Tuesday, April 24, 2018

Book-A-Day 2018 #114: Borderline by Lawrence Block

I don't think the purpose of pulp fiction is to enforce public morality, exactly. That implies an official stature and teleology that is completely unjustified. But damn if pulp fiction doesn't enforce the public morality of its day really strongly -- and the way those stories tend to end quickly and violently makes the action of "fate" that much more obvious.

Borderline is a pulp novel from 1962 by Lawrence Block, here reprinted for the first time in about fifty years along with three stories of a similar vintage (two very short stories with kicker endings from '58 and '59, then a novelette from 1963 with more nuance in it). And boy howdy does it enforce the public morality of 1962, even if it seems for a long time that it might not.

It's one of those random-lives-intersecting plots, introducing four people in El Paso, Texas -- right on the border with Juarez, and, in those days, the border was a line you could walk across as long as there wasn't anything too obviously wrong. The action of the novel moves back and forth between the two cities, with Juarez the wild site, full of whores and gambling and live sex shows, and El Paso the boring spinster sister, clean but dull.

The four people are:
  • Marty, a professional gambler, living in El Paso for the last several years but mostly "working" over the border.
  • Meg, a young divorcee who stopped off on her way back to Chicago when she realized she had no reason at all to go back to Chicago. Recently freed from an old, dull husband, she's ready to live on her own terms.
  • Lily, a teenage runaway from Denver, most recently living in San Francisco. Her "boyfriend" whored her out to a nasty john and fled. leaving her broke and looking for somewhere to rest.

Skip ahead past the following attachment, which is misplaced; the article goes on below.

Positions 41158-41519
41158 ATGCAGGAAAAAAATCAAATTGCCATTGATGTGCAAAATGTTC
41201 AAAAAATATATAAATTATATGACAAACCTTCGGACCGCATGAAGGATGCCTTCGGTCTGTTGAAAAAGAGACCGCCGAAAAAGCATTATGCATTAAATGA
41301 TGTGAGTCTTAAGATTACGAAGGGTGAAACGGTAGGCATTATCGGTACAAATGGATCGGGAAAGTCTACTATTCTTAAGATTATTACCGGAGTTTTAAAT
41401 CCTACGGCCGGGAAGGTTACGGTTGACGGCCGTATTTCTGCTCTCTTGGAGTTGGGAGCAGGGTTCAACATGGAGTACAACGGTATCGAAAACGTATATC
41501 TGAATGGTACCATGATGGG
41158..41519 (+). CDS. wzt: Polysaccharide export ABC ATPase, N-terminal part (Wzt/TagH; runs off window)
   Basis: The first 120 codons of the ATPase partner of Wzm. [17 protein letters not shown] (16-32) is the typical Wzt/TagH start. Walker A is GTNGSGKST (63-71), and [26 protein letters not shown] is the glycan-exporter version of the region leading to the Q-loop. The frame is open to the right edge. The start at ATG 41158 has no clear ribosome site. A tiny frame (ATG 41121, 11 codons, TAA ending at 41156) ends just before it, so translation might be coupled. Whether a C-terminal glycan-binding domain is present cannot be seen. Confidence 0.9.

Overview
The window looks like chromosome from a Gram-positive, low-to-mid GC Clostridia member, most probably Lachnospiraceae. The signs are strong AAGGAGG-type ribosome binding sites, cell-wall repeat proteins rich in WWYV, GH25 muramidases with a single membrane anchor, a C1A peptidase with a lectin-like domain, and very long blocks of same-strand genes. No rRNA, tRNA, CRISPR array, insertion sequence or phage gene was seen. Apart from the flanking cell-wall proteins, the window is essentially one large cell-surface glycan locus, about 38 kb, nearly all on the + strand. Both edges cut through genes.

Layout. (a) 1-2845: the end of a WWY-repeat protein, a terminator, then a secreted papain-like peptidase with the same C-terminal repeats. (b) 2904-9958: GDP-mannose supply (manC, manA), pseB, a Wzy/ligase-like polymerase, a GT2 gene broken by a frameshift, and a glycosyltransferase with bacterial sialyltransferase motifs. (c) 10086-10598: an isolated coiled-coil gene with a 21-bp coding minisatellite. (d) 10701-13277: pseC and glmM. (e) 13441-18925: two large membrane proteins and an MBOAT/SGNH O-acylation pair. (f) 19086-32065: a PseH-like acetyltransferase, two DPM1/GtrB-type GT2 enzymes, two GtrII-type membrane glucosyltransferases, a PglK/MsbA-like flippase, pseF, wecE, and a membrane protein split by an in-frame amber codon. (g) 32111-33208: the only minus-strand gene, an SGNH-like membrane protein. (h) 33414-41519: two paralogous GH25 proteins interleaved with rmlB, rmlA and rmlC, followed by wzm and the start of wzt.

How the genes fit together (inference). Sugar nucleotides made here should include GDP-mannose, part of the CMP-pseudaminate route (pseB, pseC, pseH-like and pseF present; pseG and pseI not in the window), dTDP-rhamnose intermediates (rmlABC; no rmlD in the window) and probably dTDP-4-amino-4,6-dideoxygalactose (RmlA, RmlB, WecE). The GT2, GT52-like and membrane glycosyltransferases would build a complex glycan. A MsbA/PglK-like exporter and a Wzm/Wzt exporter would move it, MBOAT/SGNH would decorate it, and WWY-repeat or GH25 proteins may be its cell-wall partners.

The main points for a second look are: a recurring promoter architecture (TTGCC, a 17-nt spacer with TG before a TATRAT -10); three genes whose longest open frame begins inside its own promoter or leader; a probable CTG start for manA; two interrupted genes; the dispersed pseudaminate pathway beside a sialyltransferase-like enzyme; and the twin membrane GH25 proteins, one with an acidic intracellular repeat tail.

• Weaver, the obligatory murderous madman, to remind us this is a pulp novel, and that nasty things have to happen to people looking for pleasure and normal life.
Marty and Meg meet and fall into bed; Lily finds herself an amenable group of locals and a way to make some money with serious downsides. Weaver lurks about to add tension, and kills some minor characters to show he means it.

They do all come together in the end, as they have to. It does not end particularly well for any of them. And conventional 1962 morality is strongly enforced, particularly on women who might want something other than a white picket fence and a pipe-smoking husband.

This is early Block, when he was still writing for a market. He was an excellent writer structurally even then -- this book is full of fine sentences and paragraphs and scenes -- but his characters are more surface than they would be starting later in the '60s.

But, even this far back, Block stories are full of characters doing things they don't expect to and trying to find reasons afterward: sometimes horrified, sometimes thrilled, sometimes both at once. It may just be me, but that's what I treasure the most in his work: the sense that people are confusing and unknowable and contradictory, and that you are "people" too.

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